New York City
The Wrong Way to Fix Citizens United
January 20, 2012
At the second anniversary of the Citizens United decision, there can no longer be any doubt—the political world has been changed in profound ways, and for the worse. If there’s a general sense in this election cycle that anything goes—at least in terms of political money and advertising—it’s in part because that Supreme Court decision, which struck down limitson independent political spending by corporations.
The Bizarre Political Coalitions Forged By SOPA
January 19, 2012
For some of us at TNR, the most surprising aspect of yesterday’s Great Internet Blackout wasn’t the crushing recognition of just how often we head to Wikipedia—it was noticing the strange political bedfellows forged by SOPA, the House's Stop Internet Piracy Act, and its Senate analogue PIPA. In this hyper-partisan political climate, seeing Michele Bachmann on the same page as Nancy Pelosi, and Rupert Murdoch agree with avowed-liberal Patrick Leahy was unusual (and somewhat refreshing).
The Playful Modernist Ceramics of an American Master
January 04, 2012
Eva Zeisel, who designed some of the most beautiful ceramics of the twentieth century, died on December 30. She was 105, working on new designs almost to the end. I met her nearly forty years ago, when I responded to an advertisement for a part-time job on a bulletin board at Columbia. I was in my early twenties, recently graduated from the college.
It’s unlikely that Newt Gingrich will ever enact his plan to transform impoverished youth into salaried janitors, but 20 years ago, he did briefly manage to pay underprivileged kids for more edifying work. “Earning by Learning” (EBL), a literacy program that Gingrich founded in 1990, paid students two dollars per book to do their summer reading. At its height, the program was operating in at least 17 states.
TNR Exclusive: A Collection of Ron Paul’s Most Incendiary Newsletters
December 23, 2011
For years, Ron Paul published a series of newsletters that dispensed political news and investment advice, but also routinely indulged in bigotry. Here's a selection of some especially inflammatory passages, with links to scanned images of the original documents in which they appeared. Race “A Special Issue on Racial Terrorism” analyzes the Los Angeles riots of 1992: “Order was only restored in L.A. when it came time for the blacks to pick up their welfare checks three days after rioting began. ... What if the checks had never arrived?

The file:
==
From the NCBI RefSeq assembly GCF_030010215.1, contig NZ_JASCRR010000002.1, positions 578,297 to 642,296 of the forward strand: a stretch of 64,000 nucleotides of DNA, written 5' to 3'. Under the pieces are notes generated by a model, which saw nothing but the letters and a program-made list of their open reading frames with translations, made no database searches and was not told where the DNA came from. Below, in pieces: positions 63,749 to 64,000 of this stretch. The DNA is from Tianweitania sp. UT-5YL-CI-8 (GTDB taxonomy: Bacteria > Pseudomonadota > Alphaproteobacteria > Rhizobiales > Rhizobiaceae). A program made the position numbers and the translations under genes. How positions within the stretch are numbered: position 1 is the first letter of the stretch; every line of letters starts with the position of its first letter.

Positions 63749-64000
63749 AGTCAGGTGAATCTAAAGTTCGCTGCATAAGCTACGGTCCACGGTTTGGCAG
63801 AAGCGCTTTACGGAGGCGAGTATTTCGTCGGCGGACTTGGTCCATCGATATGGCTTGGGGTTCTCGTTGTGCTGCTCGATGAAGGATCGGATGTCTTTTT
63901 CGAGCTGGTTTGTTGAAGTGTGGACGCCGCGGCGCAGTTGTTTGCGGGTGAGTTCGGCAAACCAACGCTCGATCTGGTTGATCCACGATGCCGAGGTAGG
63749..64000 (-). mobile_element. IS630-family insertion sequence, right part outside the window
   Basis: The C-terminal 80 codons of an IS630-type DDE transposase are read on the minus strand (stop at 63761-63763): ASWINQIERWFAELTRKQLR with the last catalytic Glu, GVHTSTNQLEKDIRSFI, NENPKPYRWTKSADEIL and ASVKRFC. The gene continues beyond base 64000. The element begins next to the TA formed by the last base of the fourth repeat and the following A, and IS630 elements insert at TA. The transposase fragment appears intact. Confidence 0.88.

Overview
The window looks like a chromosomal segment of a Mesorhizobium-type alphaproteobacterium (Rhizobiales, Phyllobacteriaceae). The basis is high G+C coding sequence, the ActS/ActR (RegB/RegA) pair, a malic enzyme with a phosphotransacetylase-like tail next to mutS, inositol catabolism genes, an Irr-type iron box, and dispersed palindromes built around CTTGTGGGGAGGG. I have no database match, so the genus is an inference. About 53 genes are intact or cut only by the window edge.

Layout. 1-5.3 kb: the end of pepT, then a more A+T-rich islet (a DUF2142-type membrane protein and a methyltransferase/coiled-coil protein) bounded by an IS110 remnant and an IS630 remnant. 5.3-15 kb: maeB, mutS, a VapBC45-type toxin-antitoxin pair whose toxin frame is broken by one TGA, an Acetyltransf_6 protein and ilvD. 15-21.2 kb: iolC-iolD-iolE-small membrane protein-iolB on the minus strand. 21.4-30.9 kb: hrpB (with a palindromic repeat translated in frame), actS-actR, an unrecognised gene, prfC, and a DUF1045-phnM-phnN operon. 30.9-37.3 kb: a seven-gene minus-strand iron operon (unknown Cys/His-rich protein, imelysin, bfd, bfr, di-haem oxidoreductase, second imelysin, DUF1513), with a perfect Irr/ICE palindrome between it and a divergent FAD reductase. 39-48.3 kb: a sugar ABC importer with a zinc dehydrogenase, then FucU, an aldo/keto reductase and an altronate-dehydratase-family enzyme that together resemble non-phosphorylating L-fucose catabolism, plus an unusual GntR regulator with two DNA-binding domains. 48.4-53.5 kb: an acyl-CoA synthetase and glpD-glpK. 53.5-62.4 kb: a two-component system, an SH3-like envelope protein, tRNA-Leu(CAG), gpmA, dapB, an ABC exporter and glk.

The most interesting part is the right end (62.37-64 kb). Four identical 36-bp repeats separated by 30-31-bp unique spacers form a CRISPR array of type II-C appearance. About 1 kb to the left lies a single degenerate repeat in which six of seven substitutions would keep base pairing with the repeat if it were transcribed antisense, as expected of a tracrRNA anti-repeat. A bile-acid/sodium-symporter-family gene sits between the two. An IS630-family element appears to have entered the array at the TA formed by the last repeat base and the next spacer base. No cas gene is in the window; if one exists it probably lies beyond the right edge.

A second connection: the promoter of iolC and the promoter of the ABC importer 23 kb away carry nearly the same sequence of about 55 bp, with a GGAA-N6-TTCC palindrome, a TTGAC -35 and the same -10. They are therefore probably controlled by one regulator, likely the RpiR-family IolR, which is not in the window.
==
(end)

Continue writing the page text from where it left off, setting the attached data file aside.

TNR Editors' Picks: Best Books of 2011
December 23, 2011
Alan Lomax: The Man Who Recorded the World by John Szwed This book was published the day before New Year’s Eve, 2010, and I had not yet read it when I chose my best books of that year. With empathy but no defensiveness, Szwed shows Lomax to be something more than a musical imperialist and less than the benevolent patron of American folk culture. - David Hajdu, Music Critic Ten Thousand Saints by Eleanor Henderson I was hoping to be the lone end-of-year champion for this well-received but somewhat overshadowed debut novel, but the pesky New York Times beat me to it in their ten best list. S
December 14, 2011
On a warm Saturday in early July, an employee at the Maryland Historical Society placed a call to the police. He had noticed two visitors behaving strangely—a young, tall, handsome man with high cheekbones and full lips and a much older, heavier man, with dark, lank hair and a patchy, graying beard. The older man had called in advance to give the librarians a list of boxes of documents he wanted to see, saying that he was researching a book. At some point during their visit, the employee saw the younger man slip a document into a folder.
In October, San Francisco’s Board of Supervisors passed an ordinance that banned misleading advertisements for the city’s crisis pregnancy centers. The ordinance allows courts to fine crisis pregnancy centers, which counsel pregnant women against abortion, up to $500 every time they falsely imply in advertisements that they offer abortion services. First Resort, Inc., one of the centers singled out by the law, responded with a suit accusing the city of a First Amendment violation in less than a month. The case is now going to the United States District Court for Northern California.
November 23, 2011
On July 30, 2011, thousands of public school teachers rallied on the southwest corner of the Ellipse, near the White House. Union members mingled with the occasional communist pamphleteer, and, on a temporary stage, a series of activists, students, scholars, and teachers put forward variations on a theme: Standardized tests and corporate interests are ruining public education. Late in the program, the actor Matt Damon showed up and began chatting amiably with an older, gray-haired woman sitting next to him on the stage. It turned out he wasn’t the only star in attendance.
Paul McCartney’s Predictable, Antiquated, Pandering New Ballet
October 06, 2011
Paul McCartney’s new ballet Ocean’s Kingdom with choreography by Peter Martins is the worst ballet I have seen in years and an all-time low for the New York City Ballet. Here we have—in 2011!—a throwback to an antiquated 19th century form: the romantic story ballet, complete with underwater sea maidens and a silly pantomime story that is impossible to follow, much less care about. Martins, who took over NYCB soon after George Balanchine’s death in 1983, has been working for several decades to unravel modernism and revive this old fairy-tale art.